Martin Shelton

Principal Researcher

Last updated
Header image titled, "Locking down Signal."

The encrypted messaging app, Signal, is quickly becoming a newsroom staple for communicating with sources, accepting tips, talking to colleagues, and for regular old voice calls and messages. While it’s a practical tool for anyone concerned with the security and privacy of their conversations, people working in newsrooms are particularly interesting targets, and should benefit from locking down Signal.

(If you’re not yet using it, learn how to get started here.)

Signal makes it easy to have a secure conversation without thinking about it. On its face, it looks and feels identical to your default text messaging app, but security experts so often recommend it because of what it does in the background.

First, Signal offers end-to-end encryption, meaning only conversational participants can read the messages. While regular phone calls or text messages allow your phone company to unscramble your conversations, even the team behind Signal can’t listen to them. You don’t need to take their word for it. Signal is open source, meaning the code is available for anyone to review. This also makes security audits simpler for independent specialists, who have torn apart the code and published findings that everything works as intended. Finally, Signal retains nearly no metadata — information about who spoke to whom, and when. (The developers proved as much in court.)

These are some of the advantages you want in an encrypted messaging app.

Because newsrooms can attract a lot of attention, journalists who already use Signal should consider hardening it against physical access, as well as unwanted remote access and network-based eavesdropping. So let’s talk about how.

Remote access and network eavesdropping

Confirm your connection security with safety numbers

Most messaging apps will not allow you to ensure the security of your connection with your conversational partners. But Signal allows you to verify that your session is encrypted to the right person (and not an eavesdropping third party).

First, open up a conversation with someone you want to talk to. Next, look for their “safety numbers.” These numbers represent the connection between your device and your conversational partner’s device.

iPhone users: Click your partner’s name (at the top of the screen) > View Safety Number
Android users: Click Settings (the “three-dot” menu) > Conversation settings > Verify safety numbers

You’ll see a your safety numbers and a QR code, representing the numbers.

If you and your conversational partner see the same numbers, your session is secure. You should verify your safety numbers over a different channel where you feel confident you’re talking to the right person, such as Twitter, Facebook, or Google Hangouts. If possible, exchange safety numbers in person.

If you and your contact are together in person, one of you can click “Scan code” on the safety number screen. Now, scan the other person’s QR code with your camera.

If you see a mismatch, something is definitely wrong and you shouldn’t talk over this channel. But chances are, your safety numbers will match. If everything looks good, mark your partner as “Verified.”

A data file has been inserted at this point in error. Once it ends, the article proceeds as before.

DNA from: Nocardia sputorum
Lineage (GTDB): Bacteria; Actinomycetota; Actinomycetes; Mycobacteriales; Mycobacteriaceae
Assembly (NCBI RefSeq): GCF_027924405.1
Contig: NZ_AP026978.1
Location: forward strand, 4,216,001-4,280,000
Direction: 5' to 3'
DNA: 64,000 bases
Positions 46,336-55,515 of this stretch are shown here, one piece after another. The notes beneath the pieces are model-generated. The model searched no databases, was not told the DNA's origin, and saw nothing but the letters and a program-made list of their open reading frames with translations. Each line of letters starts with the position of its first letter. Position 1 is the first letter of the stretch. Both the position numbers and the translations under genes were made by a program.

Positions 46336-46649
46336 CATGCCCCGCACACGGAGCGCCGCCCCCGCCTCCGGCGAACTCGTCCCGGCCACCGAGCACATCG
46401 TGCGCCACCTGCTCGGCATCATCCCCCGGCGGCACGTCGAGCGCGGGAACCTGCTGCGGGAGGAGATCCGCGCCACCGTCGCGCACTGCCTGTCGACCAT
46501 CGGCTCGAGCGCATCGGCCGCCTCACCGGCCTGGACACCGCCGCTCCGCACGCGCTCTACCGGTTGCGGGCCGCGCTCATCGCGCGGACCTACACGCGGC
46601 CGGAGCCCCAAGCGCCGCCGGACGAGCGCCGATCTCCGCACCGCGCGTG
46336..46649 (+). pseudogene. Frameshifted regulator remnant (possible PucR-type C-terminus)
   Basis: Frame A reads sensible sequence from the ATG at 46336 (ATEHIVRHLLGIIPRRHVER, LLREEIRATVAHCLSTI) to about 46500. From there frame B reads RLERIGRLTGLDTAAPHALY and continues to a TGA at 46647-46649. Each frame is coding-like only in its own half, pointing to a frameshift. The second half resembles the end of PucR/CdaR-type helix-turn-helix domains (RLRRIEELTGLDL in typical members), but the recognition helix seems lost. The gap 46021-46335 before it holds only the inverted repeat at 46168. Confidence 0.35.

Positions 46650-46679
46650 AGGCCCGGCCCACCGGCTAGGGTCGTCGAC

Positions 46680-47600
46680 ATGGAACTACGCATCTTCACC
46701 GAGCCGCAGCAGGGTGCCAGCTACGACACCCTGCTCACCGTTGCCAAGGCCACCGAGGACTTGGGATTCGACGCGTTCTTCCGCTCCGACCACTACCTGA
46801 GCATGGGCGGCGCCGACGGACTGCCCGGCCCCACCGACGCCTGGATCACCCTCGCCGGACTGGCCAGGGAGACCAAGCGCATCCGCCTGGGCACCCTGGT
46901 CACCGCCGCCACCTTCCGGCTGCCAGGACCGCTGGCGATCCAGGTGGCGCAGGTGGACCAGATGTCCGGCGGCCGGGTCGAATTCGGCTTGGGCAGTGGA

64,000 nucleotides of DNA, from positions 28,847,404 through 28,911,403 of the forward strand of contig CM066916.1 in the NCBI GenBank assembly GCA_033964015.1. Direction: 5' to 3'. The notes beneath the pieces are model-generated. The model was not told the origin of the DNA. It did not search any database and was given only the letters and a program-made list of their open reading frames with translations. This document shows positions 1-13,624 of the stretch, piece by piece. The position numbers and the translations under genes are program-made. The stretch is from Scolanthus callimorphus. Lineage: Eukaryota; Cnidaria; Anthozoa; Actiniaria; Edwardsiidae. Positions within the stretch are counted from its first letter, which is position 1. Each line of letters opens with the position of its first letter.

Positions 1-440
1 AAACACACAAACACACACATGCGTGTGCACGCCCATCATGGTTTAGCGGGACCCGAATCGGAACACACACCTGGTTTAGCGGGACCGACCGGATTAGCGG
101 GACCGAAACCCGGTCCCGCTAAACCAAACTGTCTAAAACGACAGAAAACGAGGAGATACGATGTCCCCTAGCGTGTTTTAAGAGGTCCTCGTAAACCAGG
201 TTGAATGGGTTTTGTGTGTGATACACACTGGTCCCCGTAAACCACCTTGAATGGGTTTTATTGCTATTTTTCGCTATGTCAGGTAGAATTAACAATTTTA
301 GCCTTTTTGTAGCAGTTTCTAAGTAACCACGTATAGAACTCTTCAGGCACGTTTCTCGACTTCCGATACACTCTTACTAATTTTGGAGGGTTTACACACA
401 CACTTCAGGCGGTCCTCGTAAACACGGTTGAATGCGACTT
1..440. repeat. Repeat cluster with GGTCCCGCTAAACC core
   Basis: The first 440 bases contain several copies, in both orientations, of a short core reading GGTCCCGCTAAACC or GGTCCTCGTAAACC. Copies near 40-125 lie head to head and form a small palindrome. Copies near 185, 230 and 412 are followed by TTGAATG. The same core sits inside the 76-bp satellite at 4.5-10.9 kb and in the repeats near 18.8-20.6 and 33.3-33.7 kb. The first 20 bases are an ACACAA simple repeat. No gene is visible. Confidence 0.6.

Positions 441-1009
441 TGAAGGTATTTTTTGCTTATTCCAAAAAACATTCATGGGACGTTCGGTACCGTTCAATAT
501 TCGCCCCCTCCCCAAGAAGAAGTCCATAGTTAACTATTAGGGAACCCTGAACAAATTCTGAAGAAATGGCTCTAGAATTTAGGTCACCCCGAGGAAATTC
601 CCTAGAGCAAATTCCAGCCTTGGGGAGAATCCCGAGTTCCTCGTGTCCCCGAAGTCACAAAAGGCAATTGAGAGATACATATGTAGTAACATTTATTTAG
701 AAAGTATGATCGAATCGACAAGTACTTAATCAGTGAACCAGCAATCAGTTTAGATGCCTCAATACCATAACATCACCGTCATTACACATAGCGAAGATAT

Screenshot of a safety number being scanned in the Signal app.

You won’t need to verify safety numbers again until someone resets the session. For example, when you begin using Signal from a new phone, you will get new safety numbers.

You’ll receive a notification if your safety numbers with a partner have changed. If this happens, use another channel to verify that the session is secured before you continue communicating sensitive information.

Using secondary Signal numbers

Signal treats your phone number like a username, and journalists may not want to use and share a personal phone number with sources. The good news: You can register Signal with any phone number you have access to.

There are a few ways to get access to an alternative phone number. Read our guide here.

For those in the United States, the easiest way to set up a secondary number is with Google Voice. (Your Signal messages will still go over Signal servers, not Google servers.)

In most countries you can use a secondary SIM card to create another number. Read this post by Jillian York of the Electronic Frontier Foundation to learn more. You can also use an online service called Twilio to create a number for as little as $1 each month. Learn how here.

If you've already set up Signal with your personal phone number, you can change to a new number through your settings.

iPhone users: Click Settings (profile icon at top left) > Account > Change phone number
Android users: Click Settings (profile icon at top left) > Account > Change phone number

Registration lock

Whether it’s your regular phone number or a secondary number, you’ll need to maintain access to this number.

Use Registration Lock to lock in your Signal number.

iPhone users: Click Settings > Account > Registration Lock > Enabled
Android users: Click Settings > Account > Registration Lock > Enabled

Enter your preferred PIN. This PIN will prevent your number from being re-registered from a different device, so write it down or keep it somewhere safe. This might be a physically hidden notebook, or password management software. Signal will occasionally nudge you with a prompt to re-enter your PIN to ensure you still remember it.

Signal offers the ability to retrieve previews of web pages linked within a conversation. According to the developers, when this feature is enabled Signal makes direct requests to websites to generate these previews. In other words, link previews leak the websites you share in your conversation to those websites.

Confirm link previews are disabled.

iPhone users: Click Settings > Chats > Generate link previews > Disabled
Android users: Click Settings > Chats > Generate link previews > Disabled

Don't leak keyboard data

Many phones come with multiple keyboards for different languages and functionalities, and allow you to download customized keyboards. This can be useful, but keyboards can share data with third parties. For example, Google’s keyboard is enabled by default on many Android devices, and unless you customize your keyboard settings, you may unknowingly save keyboard data beyond Signal.

Android users should enable the “Incognito” keyboard in Signal.